Obscuring real possibilities. This is one of the more classic example of pro-pharmaceutical bias in real life.  As psychiatrist Peter Breggin first pointed out, whenever someone has a positive experience while taking psychiatric medication, our tendency is to give the drug credit and praise.  But when someone suffers a downturn or unfortunate new episode of mental distress following psychiatric treatment, that’s almost always attributed to underlying pathology, and not (or hardly ever) to the drug itself. 

Again, it’s hard to overstate just how thoroughly our past and present conversations about mental health have been shaped by these kinds of larger unquestioned presumptions. Government and church policies, awareness campaigns, and treatment regimens have all taken these larger framings for granted. And when, in recent years, rates of depression, anxiety and suicide have reached historic levels, perhaps the most telling indicator of the power of this broader framework was that for most community leaders and legislators, re-thinking our starting points wasn’t even on the table.  Rather, the central question continued to be “how best to promulgate the same approaches to treatment to even more people.”

Once you start paying attention to all this, the real-life consequences of this kind of bias become obvious. Can you also see the way our dominant mental health conversation can limit the extent to which participants (who have embraced its terms) see all the possibilities?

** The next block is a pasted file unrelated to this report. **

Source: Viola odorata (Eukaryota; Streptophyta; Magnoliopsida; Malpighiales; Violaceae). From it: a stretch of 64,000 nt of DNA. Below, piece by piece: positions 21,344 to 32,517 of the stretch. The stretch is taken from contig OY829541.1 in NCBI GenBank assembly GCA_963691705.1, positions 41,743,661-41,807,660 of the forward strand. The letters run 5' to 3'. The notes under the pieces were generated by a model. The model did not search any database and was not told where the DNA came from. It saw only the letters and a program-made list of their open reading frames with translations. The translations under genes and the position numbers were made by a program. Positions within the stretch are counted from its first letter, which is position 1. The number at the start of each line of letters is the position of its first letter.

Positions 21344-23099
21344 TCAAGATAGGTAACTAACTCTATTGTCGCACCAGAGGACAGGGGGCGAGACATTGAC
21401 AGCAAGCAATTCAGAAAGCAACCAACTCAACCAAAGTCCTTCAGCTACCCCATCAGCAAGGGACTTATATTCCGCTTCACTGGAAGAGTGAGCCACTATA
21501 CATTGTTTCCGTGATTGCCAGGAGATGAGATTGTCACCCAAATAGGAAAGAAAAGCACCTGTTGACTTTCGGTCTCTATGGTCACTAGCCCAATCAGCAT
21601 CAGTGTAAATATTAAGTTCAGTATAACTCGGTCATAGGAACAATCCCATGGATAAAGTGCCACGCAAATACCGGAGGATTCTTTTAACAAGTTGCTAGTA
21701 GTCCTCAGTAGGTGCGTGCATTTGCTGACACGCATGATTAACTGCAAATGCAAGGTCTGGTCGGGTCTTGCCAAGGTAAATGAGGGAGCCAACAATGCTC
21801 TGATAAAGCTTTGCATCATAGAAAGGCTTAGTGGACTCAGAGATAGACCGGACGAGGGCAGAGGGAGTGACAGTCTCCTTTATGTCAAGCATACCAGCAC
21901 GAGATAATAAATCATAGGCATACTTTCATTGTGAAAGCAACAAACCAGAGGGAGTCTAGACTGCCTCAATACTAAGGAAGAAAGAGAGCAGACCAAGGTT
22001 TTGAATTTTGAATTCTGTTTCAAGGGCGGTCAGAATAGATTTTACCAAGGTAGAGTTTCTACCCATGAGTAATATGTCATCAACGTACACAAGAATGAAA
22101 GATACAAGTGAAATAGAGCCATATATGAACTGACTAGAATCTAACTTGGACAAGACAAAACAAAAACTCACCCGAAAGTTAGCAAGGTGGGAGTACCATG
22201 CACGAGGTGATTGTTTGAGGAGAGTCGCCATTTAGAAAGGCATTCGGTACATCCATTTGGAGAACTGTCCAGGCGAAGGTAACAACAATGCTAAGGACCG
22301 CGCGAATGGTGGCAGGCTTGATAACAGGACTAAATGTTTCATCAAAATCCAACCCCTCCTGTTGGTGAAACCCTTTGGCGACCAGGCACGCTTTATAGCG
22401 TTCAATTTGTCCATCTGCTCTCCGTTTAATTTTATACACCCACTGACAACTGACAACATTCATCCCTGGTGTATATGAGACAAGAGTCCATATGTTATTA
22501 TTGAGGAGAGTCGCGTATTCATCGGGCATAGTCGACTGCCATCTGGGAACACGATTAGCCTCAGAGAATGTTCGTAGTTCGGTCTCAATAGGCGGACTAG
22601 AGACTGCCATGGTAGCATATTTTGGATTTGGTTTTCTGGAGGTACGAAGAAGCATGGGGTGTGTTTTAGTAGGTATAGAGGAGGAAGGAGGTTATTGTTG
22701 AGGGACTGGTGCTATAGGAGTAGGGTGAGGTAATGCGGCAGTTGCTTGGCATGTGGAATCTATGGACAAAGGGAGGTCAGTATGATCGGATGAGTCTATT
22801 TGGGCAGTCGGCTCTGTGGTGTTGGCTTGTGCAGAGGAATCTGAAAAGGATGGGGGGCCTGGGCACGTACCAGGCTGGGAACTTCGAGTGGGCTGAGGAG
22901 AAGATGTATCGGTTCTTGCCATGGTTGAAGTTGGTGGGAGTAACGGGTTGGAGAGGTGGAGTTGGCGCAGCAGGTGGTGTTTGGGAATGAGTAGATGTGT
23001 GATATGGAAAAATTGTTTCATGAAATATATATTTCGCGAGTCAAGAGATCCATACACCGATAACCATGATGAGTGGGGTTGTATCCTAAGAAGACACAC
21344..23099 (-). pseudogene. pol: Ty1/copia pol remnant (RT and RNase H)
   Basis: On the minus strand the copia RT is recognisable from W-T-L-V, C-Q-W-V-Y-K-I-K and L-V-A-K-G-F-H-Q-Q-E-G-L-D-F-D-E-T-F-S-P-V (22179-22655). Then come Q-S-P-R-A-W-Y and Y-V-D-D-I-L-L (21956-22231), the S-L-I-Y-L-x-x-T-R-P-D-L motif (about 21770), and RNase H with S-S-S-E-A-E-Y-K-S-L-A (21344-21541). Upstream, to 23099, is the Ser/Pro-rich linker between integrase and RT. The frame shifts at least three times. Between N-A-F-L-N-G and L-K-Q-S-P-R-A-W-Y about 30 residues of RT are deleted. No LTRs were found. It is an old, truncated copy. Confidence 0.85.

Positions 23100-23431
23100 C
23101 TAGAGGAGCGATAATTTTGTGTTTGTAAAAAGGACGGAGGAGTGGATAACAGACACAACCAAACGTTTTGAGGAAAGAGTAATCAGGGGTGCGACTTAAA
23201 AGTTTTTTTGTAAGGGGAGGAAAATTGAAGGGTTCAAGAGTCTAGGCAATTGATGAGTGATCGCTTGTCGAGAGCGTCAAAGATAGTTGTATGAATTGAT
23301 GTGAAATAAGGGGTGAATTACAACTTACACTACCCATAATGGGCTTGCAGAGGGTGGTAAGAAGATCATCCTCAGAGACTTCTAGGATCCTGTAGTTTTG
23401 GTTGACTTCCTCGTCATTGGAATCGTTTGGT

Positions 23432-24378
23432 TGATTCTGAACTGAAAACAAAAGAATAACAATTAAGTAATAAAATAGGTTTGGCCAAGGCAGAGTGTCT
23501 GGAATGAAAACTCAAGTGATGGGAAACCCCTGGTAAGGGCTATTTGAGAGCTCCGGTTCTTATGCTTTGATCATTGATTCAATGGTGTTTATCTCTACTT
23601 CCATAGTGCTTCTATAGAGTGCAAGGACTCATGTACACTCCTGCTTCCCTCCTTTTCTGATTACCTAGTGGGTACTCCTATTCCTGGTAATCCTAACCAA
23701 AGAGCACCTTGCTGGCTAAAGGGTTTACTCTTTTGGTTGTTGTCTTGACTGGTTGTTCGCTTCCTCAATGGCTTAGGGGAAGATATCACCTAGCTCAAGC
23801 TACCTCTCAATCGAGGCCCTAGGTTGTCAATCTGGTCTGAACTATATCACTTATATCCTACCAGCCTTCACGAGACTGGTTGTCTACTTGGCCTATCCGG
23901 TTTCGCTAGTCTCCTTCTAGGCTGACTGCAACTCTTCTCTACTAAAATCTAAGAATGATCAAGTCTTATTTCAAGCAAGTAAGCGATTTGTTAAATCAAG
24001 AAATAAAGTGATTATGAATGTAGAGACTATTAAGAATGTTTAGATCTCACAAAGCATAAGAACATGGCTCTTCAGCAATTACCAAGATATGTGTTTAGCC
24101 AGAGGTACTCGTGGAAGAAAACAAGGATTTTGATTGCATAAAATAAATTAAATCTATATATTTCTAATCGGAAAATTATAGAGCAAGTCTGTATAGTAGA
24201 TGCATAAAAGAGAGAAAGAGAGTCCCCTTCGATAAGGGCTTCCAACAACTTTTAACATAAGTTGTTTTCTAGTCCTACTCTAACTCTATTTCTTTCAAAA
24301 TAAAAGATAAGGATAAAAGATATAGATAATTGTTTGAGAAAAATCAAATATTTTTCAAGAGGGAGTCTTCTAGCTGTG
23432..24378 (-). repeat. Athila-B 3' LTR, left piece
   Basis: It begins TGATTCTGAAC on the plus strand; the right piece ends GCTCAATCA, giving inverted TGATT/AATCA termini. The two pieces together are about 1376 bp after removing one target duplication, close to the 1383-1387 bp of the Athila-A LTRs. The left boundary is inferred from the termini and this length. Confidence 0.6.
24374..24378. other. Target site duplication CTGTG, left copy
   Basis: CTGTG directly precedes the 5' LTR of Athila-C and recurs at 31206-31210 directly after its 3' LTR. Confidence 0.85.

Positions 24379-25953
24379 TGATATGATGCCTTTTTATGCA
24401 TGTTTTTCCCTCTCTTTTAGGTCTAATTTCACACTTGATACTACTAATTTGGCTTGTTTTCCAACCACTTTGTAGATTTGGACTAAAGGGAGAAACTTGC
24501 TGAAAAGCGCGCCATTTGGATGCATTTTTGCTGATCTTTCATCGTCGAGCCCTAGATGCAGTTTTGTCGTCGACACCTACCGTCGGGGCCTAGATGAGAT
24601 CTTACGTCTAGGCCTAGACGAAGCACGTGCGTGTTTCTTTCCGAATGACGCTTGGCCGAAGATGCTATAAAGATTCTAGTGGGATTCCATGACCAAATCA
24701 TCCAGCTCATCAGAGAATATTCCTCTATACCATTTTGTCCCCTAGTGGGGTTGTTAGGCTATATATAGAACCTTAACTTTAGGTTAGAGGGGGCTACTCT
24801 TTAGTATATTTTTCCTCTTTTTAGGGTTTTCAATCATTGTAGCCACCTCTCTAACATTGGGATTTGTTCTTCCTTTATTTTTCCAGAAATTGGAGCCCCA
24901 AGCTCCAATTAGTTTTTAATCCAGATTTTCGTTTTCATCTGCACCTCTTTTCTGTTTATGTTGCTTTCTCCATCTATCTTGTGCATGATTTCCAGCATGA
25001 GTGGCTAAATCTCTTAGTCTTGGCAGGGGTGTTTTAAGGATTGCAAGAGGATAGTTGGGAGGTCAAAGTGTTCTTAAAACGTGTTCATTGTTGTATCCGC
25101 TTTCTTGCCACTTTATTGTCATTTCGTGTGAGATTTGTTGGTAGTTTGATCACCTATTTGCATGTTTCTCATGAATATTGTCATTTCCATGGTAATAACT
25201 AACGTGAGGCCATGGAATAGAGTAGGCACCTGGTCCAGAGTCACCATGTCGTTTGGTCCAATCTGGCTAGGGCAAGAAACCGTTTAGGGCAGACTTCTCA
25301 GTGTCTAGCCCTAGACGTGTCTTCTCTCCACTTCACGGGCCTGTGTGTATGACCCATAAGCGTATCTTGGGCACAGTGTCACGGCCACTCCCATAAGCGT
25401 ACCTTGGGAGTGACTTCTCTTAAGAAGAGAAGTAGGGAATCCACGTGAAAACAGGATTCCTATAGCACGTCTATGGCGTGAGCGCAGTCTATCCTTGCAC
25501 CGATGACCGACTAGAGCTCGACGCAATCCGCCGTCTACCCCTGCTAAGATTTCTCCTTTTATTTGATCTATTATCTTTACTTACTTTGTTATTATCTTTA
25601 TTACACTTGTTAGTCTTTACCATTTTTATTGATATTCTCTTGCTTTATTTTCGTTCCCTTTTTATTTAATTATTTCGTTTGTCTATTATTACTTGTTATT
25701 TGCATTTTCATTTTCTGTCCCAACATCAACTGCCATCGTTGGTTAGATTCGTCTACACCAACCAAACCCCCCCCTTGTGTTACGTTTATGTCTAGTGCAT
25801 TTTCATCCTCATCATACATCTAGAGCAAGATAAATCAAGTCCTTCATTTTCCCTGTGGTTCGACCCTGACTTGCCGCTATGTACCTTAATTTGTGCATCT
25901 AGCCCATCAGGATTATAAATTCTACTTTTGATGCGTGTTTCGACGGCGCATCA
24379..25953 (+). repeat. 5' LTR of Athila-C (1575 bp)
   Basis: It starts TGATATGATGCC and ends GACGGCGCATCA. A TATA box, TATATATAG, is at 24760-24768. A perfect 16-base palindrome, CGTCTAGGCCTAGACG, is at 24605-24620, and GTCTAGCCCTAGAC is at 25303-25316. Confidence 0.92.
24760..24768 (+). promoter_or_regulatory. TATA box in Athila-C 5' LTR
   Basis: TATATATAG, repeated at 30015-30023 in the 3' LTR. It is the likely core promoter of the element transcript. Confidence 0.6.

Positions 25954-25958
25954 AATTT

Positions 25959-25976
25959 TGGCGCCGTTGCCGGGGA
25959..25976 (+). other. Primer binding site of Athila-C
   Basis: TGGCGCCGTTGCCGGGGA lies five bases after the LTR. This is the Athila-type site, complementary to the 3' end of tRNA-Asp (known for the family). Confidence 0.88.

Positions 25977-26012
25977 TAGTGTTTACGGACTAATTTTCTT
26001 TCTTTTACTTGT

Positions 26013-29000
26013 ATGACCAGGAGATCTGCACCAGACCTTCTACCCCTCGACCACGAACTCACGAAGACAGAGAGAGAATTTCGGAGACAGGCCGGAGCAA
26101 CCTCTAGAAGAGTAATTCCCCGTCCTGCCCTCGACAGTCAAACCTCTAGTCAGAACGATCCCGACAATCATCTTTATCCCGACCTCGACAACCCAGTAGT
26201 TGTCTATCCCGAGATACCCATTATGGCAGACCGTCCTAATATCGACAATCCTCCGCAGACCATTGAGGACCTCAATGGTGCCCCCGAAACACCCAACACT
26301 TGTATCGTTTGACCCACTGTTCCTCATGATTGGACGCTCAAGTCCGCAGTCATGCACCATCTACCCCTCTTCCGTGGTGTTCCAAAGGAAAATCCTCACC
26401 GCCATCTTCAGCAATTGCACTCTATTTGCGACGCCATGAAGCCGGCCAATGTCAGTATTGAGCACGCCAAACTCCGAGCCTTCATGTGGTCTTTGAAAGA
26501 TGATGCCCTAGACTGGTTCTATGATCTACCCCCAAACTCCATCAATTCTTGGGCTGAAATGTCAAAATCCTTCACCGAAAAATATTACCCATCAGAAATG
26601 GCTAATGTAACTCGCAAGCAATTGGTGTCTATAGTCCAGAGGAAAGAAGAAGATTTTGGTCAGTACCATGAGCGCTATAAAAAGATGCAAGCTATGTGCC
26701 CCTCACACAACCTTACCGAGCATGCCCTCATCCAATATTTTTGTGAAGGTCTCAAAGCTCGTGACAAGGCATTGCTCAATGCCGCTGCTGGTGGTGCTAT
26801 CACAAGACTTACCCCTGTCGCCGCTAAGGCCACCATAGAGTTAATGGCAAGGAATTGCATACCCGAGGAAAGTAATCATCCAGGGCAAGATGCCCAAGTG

To my mind, that’s a serious problem, and not just because of the personal consequences for individuals and families. What about our basic ability to reach for a broader understanding of truth together?  That’s why Randall Paul, Arthur Peña, and I took up this same question a year ago in considering whether certain popular American conversations were impossibly “pre-loaded for failure.” Even when these frameworks for conversation (about sexuality or mental health) are shot-through and driven by certain agendas, most people who enter these conversations presume a good-faith, honest discussion between people seeking to “help gay people” or “support the mentally ill.”

Do we see any application to the conversation we continue to have about COVID-19 and the best way to respond to this continuing threat?  

Another heavily weighted discourse. Are the terms of our prevailing pandemic conversation set up in a way that we can trust the full truth to be clearly known? This is the question I’ve been thinking about and discussing lately with people in my own community: Is this larger American pandemic conversation one that we should be trusting so much?